Beyond Parkinson disease: amyotrophic lateral sclerosis and the axon guidance pathway.

Lesnick TG, Sorenson EJ, Ahlskog JE, Henley JR, Shehadeh L, Papapetropoulos S, Maraganore DM - PLoS ONE (2008)

Distributions of the Significant SNPs in the Genes from the ALS and PD Final Models.This figure shows results from our final models for susceptibility (a), survival free of disease (b), and age at onset of disease (c). Blue bars represent ALS, and red bars, PD.
© Copyright Policy
Related In: Results  -  Collection

Show All Figures
getmorefigures.php?uid=PMC2175528&req=5

pone-0001449-g003: Distributions of the Significant SNPs in the Genes from the ALS and PD Final Models.This figure shows results from our final models for susceptibility (a), survival free of disease (b), and age at onset of disease (c). Blue bars represent ALS, and red bars, PD.
Mentions: Figure 3 displays the distributions of the significant SNPs in the genes from the ALS and PD final models (as listed in Tables S1A-S2C). While the samples for the ALS and PD whole-genome association studies were genotyped in the same laboratory using an Illumina platform, the SNPs assayed overlapped only partially. Specifically, 320,202 SNPs were common to both the ALS and PD datasets, but 234,957 SNPs were unique to the ALS dataset and 88,599 SNPs were unique to the PD dataset. In other words, of the SNPs present in the ALS dataset, only 57.6% were also present in the PD dataset; and of the SNPs present in the PD dataset, only 78.3% were also present in the ALS dataset. We again note that the final models were not exclusive; other combinations of SNPs (and genes) also had predictive value for the three outcomes for either ALS or PD (data not shown).

Bottom Line: We also extended our analyses of a whole-genome association dataset of PD, which shared 320,202 genomic SNPs in common with the whole-genome association dataset of ALS.We compared for ALS and PD the genes represented by SNPs in the final models for susceptibility, survival free of disease, and age at onset of disease and noted that 52.2%, 37.8%, and 34.9% of the genes were shared respectively.Our findings for the axon guidance pathway and ALS have prior biological plausibility, overlap partially with PD, and may provide important insight into the causes of these and related neurodegenerative disorders.

View Article: PubMed Central - PubMed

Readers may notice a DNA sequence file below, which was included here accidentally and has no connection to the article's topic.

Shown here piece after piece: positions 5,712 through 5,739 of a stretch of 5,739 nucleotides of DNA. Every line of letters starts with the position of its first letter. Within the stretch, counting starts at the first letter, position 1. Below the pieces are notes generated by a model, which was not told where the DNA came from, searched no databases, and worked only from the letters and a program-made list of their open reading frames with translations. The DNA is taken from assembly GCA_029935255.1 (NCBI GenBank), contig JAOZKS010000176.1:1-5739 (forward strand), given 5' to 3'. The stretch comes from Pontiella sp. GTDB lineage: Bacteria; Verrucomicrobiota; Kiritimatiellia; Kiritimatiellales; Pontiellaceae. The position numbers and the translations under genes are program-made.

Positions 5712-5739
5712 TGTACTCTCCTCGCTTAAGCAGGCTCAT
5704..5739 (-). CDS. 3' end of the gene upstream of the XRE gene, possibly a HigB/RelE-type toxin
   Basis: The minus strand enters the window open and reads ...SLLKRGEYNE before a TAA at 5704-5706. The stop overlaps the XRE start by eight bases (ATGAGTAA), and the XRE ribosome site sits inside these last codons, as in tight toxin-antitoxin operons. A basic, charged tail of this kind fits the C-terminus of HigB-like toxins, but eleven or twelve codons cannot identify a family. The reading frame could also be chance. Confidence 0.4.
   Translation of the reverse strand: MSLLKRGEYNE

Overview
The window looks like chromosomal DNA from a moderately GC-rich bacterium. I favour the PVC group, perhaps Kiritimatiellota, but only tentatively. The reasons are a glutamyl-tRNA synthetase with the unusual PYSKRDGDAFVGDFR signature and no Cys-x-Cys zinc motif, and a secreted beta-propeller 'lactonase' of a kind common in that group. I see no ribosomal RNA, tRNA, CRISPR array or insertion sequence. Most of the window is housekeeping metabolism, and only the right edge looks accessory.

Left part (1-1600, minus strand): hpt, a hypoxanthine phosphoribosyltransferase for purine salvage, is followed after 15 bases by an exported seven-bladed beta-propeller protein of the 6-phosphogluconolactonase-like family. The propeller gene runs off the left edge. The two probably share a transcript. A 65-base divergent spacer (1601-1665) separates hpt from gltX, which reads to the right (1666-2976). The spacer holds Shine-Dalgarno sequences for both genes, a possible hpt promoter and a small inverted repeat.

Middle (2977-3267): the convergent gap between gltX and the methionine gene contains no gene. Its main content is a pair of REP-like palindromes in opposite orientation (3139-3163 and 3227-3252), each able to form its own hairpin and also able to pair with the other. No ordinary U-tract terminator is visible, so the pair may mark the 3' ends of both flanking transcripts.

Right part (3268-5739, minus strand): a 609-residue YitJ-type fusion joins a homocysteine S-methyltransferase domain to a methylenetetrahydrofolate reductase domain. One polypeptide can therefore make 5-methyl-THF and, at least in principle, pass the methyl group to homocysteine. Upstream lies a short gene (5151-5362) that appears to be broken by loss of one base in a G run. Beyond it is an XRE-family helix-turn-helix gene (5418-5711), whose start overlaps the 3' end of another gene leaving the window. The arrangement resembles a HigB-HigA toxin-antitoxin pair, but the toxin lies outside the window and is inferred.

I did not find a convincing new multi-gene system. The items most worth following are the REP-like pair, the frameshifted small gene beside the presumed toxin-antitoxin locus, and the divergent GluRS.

Affiliation: Division of Biostatistics, Department of Health Sciences Research, Mayo Clinic, Rochester, Minnesota, United States of America.

ABSTRACT

Background: We recently described a genomic pathway approach to study complex diseases. We demonstrated that models constructed using single nucleotide polymorphisms (SNPs) within axon guidance pathway genes were highly predictive of Parkinson disease (PD) susceptibility, survival free of PD, and age at onset of PD within two independent whole-genome association datasets. We also demonstrated that several axon guidance pathway genes represented by SNPs within our final models were differentially expressed in PD.

Methodology/principal findings: Here we employed our genomic pathway approach to analyze data from a whole-genome association dataset of amyotrophic lateral sclerosis (ALS); and demonstrated that models constructed using SNPs within axon guidance pathway genes were highly predictive of ALS susceptibility (odds ratio = 1739.73, p = 2.92x10(-60)), survival free of ALS (hazards ratio = 149.80, p = 1.25x10(-74)), and age at onset of ALS (R(2) = 0.86, p = 5.96x10(-66)). We also extended our analyses of a whole-genome association dataset of PD, which shared 320,202 genomic SNPs in common with the whole-genome association dataset of ALS. We compared for ALS and PD the genes represented by SNPs in the final models for susceptibility, survival free of disease, and age at onset of disease and noted that 52.2%, 37.8%, and 34.9% of the genes were shared respectively.

Conclusions/significance: Our findings for the axon guidance pathway and ALS have prior biological plausibility, overlap partially with PD, and may provide important insight into the causes of these and related neurodegenerative disorders.

Show MeSH
Related in: MedlinePlus